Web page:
I want to show that $\{x \mapsto e^{2\pi i k x} \mid k \in \mathbb{N}\}$ is orthonormal basis of $L^2((0,1); \mathbb{C}) =: X$. Of course the only problem is to show completeness.

In our lecture we have shown that $\{x \mapsto \sqrt{2} \sin(\pi k x) \mid k \in \mathbb{N}\}$ (which will be referred as “the other orthonormal system”) as is an orthonormal basis of $L^2((0,1); \mathbb{R})$ and I hope I can reduce the proof to that fact.

Observations I have made:

  • $e^{2\pi i k x} = \cos(2 \pi k x) + i \sin(2 \pi k x)$. (This one made me believe that it might be possible to reduce the proof to the completeness of the other orthonormal system.)
  • $\{e_k: x \mapsto \sqrt{2} \sin(\pi k x) + \sqrt{2} i\sin(\pi k x) \mid k \in \mathbb{N}\}$ is an orthonormal basis of $X$. (This can be easily seen: Take $f \in X$ with $\langle f, e_k \rangle = 0$ for all $k \in \mathbb{N}$, split $f$ in $\Re f + i \Im f$, use the completeness of the other orthonormal system, get $\Re f - \Im f = 0$ and $\Re f + \Im f = 0$ and therefore $f = 0$.)
  • The main problem seems to be the $2$ in the exponent.

Is this orthonormal system complete? If yes, can the completeness be proven by using the completeness of the other orthonormal system? How?


1 Answer 1


This, as you've stated, is not true: the function $x \mapsto e^{-2\pi i x}$ is of course orthogonal to all the elements on the aforementioned set, and is nonzero.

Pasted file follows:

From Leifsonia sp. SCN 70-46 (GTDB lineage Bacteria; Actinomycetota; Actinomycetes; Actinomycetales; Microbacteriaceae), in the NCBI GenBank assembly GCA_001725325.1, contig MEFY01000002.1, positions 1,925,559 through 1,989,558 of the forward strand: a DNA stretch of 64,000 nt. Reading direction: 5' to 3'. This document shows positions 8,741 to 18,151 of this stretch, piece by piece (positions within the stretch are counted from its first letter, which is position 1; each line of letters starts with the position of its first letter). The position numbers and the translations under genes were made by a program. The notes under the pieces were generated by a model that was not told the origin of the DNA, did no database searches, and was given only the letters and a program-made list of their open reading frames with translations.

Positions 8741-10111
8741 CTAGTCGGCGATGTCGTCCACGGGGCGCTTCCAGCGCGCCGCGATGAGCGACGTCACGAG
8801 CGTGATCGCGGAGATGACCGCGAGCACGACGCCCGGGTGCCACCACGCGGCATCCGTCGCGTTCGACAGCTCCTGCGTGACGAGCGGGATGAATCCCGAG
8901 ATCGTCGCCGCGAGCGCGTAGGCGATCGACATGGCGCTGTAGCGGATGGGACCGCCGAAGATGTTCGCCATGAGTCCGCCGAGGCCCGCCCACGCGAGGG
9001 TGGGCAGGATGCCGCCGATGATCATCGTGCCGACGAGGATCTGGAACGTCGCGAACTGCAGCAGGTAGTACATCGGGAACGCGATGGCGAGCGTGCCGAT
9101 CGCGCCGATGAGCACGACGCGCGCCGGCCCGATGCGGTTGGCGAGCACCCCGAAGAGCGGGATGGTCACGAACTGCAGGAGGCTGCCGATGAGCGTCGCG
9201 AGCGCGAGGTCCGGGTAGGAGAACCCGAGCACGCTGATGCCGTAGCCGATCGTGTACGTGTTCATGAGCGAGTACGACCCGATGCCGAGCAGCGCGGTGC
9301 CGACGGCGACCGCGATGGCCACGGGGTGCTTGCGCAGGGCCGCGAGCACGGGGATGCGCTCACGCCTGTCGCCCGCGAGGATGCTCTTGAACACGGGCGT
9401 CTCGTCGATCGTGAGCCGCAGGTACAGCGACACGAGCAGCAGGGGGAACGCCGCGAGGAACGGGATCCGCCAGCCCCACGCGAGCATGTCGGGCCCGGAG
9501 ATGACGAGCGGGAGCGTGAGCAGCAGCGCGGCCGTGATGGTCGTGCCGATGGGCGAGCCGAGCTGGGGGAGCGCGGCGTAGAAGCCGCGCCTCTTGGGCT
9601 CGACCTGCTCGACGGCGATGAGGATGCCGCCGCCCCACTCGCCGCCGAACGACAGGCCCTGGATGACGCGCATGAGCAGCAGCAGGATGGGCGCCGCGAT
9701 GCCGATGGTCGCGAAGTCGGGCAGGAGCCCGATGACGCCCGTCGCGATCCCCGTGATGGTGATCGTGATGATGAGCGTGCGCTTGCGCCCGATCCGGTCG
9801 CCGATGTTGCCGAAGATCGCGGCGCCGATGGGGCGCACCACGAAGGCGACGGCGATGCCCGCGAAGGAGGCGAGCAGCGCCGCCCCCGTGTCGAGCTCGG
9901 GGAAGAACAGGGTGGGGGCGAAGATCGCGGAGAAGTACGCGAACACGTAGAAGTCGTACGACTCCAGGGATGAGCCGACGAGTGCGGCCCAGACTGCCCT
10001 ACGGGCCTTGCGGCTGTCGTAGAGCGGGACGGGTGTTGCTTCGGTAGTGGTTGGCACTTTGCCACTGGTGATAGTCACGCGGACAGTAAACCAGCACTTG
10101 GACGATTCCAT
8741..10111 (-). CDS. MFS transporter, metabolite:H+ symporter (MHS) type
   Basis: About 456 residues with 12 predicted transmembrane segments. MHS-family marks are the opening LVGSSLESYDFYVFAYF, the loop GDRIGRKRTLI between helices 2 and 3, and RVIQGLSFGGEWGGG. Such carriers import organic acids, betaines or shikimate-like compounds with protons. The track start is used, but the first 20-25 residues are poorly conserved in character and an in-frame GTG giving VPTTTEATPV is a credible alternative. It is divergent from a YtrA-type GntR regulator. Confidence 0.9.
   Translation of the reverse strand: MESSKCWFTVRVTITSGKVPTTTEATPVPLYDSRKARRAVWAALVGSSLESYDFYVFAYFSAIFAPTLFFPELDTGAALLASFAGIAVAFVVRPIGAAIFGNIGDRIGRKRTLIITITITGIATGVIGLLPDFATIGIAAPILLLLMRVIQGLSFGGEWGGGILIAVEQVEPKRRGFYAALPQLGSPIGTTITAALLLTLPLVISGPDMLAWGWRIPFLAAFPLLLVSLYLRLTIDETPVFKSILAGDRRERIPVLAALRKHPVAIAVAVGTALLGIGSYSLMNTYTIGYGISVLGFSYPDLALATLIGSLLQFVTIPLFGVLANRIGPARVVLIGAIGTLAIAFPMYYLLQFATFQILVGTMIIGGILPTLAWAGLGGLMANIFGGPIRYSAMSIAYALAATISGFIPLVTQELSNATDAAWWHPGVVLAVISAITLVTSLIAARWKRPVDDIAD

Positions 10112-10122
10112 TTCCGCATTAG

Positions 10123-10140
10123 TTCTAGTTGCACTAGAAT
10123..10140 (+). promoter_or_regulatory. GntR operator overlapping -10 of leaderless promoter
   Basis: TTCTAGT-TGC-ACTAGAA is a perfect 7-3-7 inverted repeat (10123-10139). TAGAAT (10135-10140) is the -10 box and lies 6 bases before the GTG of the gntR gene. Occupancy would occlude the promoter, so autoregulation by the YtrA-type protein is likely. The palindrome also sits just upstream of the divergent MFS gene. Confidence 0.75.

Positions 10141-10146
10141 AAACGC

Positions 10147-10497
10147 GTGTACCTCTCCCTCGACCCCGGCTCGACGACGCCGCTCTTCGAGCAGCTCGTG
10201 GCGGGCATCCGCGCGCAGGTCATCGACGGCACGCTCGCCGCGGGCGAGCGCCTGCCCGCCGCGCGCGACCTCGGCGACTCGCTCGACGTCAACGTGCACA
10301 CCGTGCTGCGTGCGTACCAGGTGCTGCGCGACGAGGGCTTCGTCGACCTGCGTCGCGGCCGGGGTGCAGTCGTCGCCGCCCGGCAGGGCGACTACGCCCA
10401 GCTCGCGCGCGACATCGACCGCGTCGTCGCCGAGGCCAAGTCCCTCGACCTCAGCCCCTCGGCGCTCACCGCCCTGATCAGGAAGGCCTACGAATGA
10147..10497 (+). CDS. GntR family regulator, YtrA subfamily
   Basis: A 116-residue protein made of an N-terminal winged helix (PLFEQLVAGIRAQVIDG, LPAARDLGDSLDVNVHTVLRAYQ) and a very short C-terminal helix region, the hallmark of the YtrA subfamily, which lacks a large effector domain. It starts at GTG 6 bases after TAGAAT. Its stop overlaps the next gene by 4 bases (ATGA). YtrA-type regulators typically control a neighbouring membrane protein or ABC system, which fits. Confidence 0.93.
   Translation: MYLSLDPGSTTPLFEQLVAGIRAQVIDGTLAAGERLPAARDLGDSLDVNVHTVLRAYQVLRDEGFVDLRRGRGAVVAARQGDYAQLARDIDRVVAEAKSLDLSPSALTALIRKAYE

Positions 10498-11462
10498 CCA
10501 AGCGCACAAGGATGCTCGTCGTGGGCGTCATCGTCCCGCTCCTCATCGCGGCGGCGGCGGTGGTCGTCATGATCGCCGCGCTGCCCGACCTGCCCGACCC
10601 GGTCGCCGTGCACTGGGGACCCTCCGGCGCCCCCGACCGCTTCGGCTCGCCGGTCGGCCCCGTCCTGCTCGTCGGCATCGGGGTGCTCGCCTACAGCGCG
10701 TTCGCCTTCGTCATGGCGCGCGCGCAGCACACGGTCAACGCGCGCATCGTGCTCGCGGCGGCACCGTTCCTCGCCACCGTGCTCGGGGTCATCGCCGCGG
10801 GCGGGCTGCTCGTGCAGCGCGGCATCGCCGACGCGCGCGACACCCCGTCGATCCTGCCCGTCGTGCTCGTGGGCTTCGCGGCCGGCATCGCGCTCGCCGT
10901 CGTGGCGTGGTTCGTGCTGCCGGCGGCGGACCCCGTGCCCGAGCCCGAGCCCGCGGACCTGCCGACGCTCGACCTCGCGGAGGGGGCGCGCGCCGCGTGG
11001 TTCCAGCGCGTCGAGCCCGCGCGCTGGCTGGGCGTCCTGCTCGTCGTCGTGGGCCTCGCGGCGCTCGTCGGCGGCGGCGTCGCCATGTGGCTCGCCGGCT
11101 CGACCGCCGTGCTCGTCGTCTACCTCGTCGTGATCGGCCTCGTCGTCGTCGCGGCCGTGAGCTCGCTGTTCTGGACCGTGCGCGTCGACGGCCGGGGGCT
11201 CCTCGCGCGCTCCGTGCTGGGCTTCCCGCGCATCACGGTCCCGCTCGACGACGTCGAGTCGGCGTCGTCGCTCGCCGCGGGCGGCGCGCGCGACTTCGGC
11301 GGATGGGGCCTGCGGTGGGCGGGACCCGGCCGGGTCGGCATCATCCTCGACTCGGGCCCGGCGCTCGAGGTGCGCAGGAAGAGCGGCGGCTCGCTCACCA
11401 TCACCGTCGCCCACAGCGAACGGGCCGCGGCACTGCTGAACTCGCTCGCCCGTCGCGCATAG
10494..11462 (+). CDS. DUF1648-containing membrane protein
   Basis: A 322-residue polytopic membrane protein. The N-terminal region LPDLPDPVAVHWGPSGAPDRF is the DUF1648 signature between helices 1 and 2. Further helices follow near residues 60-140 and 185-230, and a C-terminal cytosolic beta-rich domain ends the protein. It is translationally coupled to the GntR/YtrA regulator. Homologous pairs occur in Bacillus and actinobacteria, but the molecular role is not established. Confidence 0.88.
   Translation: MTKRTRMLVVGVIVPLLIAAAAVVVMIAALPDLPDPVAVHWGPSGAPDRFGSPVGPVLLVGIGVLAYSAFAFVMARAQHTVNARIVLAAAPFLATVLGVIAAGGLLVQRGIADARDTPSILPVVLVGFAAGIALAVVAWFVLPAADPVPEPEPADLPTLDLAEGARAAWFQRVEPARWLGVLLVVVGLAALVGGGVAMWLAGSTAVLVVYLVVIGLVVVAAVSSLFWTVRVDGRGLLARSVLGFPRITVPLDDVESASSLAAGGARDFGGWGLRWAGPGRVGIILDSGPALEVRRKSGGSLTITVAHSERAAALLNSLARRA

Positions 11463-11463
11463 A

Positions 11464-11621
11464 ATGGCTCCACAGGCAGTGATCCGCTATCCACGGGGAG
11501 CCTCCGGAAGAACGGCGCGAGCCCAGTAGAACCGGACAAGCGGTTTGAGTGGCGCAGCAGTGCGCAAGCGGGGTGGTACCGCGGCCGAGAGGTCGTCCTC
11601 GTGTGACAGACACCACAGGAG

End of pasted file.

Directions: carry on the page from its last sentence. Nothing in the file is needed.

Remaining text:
In order to obtain an orthonormal basis, you should've included $\{ e^{-2\pi i k x}; k \in \Bbb{N} \}$ in the definition of the set above.

To prove this set is really an orthonormal basis, you can maybe mimic the proof of the fact for the other orthonormal basis. I say this because I do not know what was your proof.

A possible approach is as follows: we'll prove that the closure of

$$ \text{span} \{ \sqrt{2} \sin (2\pi i k x), \sqrt{2} \cos (2 \pi i k x), k \in \Bbb{N} $$

Contains the other orthonormal system. In fact, this follows by a simple computation of Fourier Coefficients, but one might also use the Stone-Weierstrass Theorem. With this powerful tool in hands, the density of the first orthonormal system comes quickly.

If the OP can provide the proof he knows that the other orthonormal system is an orthonormal basis, we might adapt it in order to finish the problem properly.


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